President Trump said Tuesday it’s “more likely” that he will carry through on his threat to impose harsh new tariffs on Mexican imports unless Mexico curbs immigrants illegally crossing the southern border.
“We are going to see if we can do something, but I think it’s more likely that the tariffs go on,” Trump said during a joint news conference with British Prime Minister Theresa May.
He said he has been forced to act because Mexico hasn’t taken steps to stop migrants from Central American countries traveling through the country on their way to the US border.
“Mexico shouldn’t allow millions of people to try to enter our country, and they could stop it very quickly,” Trump said. “I think they will. If they won’t, we’re going to put tariffs on. Every month those tariffs go from 5 percent to 10 percent to 15 percent to 20 and then to 25 percent.”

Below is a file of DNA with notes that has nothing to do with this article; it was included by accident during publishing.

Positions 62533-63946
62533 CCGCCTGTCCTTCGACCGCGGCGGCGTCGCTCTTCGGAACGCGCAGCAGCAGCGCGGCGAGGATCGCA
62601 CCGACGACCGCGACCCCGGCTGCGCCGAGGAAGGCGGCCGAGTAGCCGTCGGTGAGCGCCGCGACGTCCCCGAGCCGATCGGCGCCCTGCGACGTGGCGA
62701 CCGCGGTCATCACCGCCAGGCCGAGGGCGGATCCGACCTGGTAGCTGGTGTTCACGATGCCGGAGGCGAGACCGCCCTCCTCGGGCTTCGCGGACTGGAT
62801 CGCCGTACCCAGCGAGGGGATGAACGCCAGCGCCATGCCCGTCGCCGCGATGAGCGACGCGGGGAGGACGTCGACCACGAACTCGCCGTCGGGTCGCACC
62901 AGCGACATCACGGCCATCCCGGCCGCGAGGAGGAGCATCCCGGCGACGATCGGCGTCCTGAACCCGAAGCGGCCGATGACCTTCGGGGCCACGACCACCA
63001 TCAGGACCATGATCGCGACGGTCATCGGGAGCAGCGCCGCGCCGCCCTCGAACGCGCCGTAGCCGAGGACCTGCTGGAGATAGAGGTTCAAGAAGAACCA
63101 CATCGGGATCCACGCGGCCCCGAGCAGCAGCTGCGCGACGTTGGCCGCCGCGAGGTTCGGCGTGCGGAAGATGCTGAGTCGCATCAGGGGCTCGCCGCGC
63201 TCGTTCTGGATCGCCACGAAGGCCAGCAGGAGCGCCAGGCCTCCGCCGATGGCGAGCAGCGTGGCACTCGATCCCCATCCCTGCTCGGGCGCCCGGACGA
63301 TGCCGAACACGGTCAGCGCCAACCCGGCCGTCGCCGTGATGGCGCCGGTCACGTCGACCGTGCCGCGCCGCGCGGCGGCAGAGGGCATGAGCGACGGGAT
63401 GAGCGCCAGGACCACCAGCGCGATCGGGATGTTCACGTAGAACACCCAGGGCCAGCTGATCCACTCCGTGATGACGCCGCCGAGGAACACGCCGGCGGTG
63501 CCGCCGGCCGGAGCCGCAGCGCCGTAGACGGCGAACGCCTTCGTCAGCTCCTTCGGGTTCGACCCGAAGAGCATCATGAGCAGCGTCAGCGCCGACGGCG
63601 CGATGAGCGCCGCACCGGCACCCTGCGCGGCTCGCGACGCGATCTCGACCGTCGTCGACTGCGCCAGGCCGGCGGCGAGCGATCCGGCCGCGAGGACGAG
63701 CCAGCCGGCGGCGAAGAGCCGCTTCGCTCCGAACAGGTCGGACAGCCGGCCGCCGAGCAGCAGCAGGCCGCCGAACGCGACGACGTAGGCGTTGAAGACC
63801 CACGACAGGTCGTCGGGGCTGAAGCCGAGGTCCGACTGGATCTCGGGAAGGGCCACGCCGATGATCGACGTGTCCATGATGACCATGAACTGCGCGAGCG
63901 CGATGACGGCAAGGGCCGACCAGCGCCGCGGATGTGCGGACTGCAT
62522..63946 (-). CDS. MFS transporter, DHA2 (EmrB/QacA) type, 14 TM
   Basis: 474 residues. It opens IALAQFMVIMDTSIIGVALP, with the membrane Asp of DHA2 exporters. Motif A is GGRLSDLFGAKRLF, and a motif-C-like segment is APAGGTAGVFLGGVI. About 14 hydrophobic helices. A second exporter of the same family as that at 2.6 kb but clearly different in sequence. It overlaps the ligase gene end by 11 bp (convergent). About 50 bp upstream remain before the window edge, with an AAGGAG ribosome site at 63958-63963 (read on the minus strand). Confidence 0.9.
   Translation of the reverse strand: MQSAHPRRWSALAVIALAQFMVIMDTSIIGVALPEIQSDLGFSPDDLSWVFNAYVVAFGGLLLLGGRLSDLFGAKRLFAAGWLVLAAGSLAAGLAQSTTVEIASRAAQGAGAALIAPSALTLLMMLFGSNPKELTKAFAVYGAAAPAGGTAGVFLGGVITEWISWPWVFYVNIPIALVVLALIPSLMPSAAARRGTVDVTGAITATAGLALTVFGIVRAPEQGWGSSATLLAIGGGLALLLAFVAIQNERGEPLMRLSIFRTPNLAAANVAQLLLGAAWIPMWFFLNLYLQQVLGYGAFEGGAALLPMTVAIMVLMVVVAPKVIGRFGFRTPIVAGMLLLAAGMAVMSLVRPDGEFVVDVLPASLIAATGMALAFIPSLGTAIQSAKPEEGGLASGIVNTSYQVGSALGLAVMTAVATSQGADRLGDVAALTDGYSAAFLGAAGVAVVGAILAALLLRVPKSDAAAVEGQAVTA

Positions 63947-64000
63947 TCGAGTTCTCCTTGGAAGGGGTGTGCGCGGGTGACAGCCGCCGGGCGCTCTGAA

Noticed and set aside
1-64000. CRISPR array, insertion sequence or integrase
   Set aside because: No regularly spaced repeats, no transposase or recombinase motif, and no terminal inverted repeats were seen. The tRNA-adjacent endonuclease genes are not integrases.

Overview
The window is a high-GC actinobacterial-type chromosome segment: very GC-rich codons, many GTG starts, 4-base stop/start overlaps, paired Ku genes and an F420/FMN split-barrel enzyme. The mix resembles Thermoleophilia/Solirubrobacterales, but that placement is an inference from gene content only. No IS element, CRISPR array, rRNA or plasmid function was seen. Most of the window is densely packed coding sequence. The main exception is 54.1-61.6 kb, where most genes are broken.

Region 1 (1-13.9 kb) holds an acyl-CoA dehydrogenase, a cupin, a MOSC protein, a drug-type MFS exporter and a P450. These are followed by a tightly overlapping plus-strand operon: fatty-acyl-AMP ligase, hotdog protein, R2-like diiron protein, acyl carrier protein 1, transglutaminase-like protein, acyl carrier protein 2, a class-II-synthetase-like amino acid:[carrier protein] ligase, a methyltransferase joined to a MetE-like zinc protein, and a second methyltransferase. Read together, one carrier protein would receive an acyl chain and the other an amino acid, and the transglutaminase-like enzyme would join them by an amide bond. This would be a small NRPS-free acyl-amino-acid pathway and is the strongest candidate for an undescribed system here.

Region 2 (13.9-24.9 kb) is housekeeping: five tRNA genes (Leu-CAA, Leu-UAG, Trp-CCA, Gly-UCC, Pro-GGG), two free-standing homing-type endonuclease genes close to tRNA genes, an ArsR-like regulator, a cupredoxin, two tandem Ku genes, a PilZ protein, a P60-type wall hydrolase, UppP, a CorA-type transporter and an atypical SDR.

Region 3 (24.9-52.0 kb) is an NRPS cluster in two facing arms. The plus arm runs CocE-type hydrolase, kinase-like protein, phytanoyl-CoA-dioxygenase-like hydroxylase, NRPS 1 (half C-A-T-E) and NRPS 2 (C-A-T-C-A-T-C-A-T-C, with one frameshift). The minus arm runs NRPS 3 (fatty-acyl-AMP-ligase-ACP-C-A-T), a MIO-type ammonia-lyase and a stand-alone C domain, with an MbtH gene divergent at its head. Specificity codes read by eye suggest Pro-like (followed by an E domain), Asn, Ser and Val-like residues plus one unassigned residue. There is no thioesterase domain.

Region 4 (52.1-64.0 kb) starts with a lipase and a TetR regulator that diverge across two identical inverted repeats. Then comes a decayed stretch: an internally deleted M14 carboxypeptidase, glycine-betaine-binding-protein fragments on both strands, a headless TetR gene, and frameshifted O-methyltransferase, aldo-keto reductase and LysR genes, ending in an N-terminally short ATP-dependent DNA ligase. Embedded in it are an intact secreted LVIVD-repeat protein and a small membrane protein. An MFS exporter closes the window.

Trump has said he would begin the tariffs on June 10.
But Mexican Foreign Minister Marcelo Ebrard, who is in Washington, DC, for talks, said he predicts the two countries will reach a solution before the tariffs are implemented.
“By what we have seen so far, we will be able to reach an agreement,” Ebrard said Tuesday during a news conference at the embassy. “That is why I think the imposition of tariffs can be avoided.”
Ebrard is scheduled to meet with Secretary of State Mike Pompeo on Wednesday.
Other Mexican officials have been meeting with their US counterparts since Monday.
Trump also said it would be a mistake for congressional Republicans to block the tariffs on Mexican goods.
“I don’t think they will do that. I think if they do, it’s foolish,” the president said.
“I think it’s more likely that the tariffs go on and we will probably be talking during the time that the tariffs are on, and they are going to be paid,” Trump said.
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